All About Jazz Reader Q&A: Jim Hall
From: Lou Fiorillo
What educational resources (books, videos) would you recommend for advanced jazz guitar studies?
JH: George Van Eps has some great books filled with incredible detailed information. Mick Goodrich has one that I particularly love. Also, I have a book Exploring Jazz Guitar (with a great Gary Larson cover) and a video both of which you can get through Hal Leonard Publications.
From: Lin Sprague
a) I really enjoy your accompaniment behind your wife Jane on the Commitment album. Do you have any advice for playing behind a vocalist in a duo setting like that?
I haven't had much experience in guitar vocalist situations and Jane (my wife) and I are both pleased that you mentioned "When I Fall in Love" from Commitment. However, as in any situation involving two people (musical or otherwise) it probably should involve listening and reacting appropriately - sometimes waiting, sometimes leading the way - and a lot of patient empathy.
b) Are there any plans to re-release the long out-of-print Jim Hall Live album (formerly on the Horizon label)? I consider it one of the best jazz albums ever, and my vinyl copy is wearing out!
JH: I'm glad you like the record (I do too!) and I refer you to question #8.
From: Tom Storer
I saw your quartet with Joe Lovano in concert and loved it. Any plans for a CD with that particular group?
JH: The group with Joe Lovano is called Grand Slam and we're planning more work plus a CD for next year.
From: Boerge Soleng
Some of today's most important players like Pat Metheny, John Scofield and Bill Frisell site you as one of their most important influences. Do you hear something of yourself when listening to these players, and do their playing influence you in any way?
JH: I see music in general as a sort of circular family; a situation where we all continue to grow by listening to one another. It's difficult for me to hear myself in other's playing (maybe because what I've done seems too obvious to me), but I am influenced and inspired by Pat Metheny, John Scofield, Bill Frisell, Pete Bernstein, saxophonist Greg Osby, and all the other "youngsters."
From: Willie K. Yee, M.D
I saw that you played (rather awesomely, I have heard) at Tal Farlow's memorial. Could you say a few words about Tal's musical conception?
JH: Tal Farlow, besides being a spectacular person, had an amazing advanced sense of harmony, which to me, was equal to his technical facility. Envious guitarists often said things like "of course Tal plays great chords, he has huge hands". To me this is nonsense; I know a number of big-handed people who can't play one interesting chord. Tal's music came from his essence, which was unique and marvelous. There's really no other way to describe it.
From: Franck Wilmart (France)
Dear Mr. Hall, you had recently recorded a new album (and played 2 concerts) with Pat Metheny. Could you describe for us this coming record? Thanks for all the great music you give to us.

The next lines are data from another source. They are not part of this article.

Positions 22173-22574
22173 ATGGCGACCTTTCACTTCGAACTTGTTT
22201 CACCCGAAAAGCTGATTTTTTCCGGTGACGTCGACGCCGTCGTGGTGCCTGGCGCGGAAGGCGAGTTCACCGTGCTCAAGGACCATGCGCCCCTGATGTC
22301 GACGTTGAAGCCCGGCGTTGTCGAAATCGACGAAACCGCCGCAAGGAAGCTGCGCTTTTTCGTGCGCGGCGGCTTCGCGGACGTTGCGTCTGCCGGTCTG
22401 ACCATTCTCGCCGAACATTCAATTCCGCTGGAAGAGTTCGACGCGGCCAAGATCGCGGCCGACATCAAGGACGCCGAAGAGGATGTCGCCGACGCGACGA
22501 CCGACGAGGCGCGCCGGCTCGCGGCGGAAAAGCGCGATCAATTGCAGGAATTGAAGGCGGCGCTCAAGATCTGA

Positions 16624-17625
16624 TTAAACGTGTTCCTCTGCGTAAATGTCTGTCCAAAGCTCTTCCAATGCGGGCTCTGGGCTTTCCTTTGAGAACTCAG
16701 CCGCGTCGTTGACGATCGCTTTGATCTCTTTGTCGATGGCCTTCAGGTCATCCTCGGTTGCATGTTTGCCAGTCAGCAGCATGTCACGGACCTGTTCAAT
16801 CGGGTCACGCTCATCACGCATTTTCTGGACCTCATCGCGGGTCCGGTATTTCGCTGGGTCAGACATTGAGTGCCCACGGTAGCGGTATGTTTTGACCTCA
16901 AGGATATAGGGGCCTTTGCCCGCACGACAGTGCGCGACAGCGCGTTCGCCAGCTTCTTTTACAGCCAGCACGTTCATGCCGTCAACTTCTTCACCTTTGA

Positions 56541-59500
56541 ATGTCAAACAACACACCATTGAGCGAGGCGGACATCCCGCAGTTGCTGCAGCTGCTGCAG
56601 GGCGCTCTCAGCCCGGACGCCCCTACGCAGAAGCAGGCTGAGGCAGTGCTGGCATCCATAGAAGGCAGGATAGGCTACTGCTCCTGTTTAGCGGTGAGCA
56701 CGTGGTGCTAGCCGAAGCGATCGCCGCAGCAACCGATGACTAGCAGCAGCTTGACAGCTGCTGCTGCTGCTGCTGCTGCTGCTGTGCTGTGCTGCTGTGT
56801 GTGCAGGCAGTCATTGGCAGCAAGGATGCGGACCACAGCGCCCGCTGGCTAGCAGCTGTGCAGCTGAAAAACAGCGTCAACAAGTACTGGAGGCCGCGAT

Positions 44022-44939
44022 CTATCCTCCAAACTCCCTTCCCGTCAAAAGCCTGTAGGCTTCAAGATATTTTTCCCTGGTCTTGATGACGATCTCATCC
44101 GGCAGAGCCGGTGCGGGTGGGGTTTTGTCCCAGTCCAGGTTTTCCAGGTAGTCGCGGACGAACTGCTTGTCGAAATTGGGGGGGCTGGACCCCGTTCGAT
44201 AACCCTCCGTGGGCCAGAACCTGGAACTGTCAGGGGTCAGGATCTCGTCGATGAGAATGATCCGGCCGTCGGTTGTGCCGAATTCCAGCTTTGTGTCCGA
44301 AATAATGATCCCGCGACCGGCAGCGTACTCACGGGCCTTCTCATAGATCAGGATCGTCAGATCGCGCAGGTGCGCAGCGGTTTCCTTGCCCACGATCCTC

JH: The duet record with Pat Metheny is still being put together, but I know it'll have quite a bit of variety on it. Some of Pat's tunes, some of mine. A piece by Atilla Zoller, and some "free" pieces, recorded both in studio and in concert. It also has Pat playing beautifully on every kind of guitar imaginable. I think you'll like it.
Would be interested to see your comments on the state of jazz today.
JH: Jazz music seems to be in great shape (even though "jazz" is a term I'm not particularly conformable with). Jazz is an art form which is alive and growing, changing and which will always attract bright musical peoplemusicians and audiences, young and old. Most of the best of what we hear now (with the exception of classical music) has more to do with sociology than with music - it's incredibly primitive musicallyand as intelligent humans, we need more than that.
From: Reese Erlich
Your version of Concierto de Aranguez is one of my favorites. The composer of that wonderful piece reportedly didn't like Miles Davis' version that appeared in Sketches of Spain. Have you ever heard anything from him about your version?
JH: Joaquin Rodrigo is a man I admire immensely. Both for his melodic sense and for his orchestration; guitar and orchestra require careful balancing and pieces. He is brilliant. I've never heard a word from him concerning my rather frivolous flirtations with his music - one initiated by Don Sebesky, the other by Dave Matthews - and can only hope that he is blessed with patience and a sense of humor to match his musicianship!
From: Drew A.G. Engman
Hi Jim, Any tips for us who have limited practice time? I used to be able to practice 2-4 hours a day. For the last 10 years, now that I'm no longer playing for a living, workin' the day job, keeping the family happy, etc, I only get 2 or 3 nights a week to jam for an hour or so. I just turned 40 and my chops are having a mid-life crisis!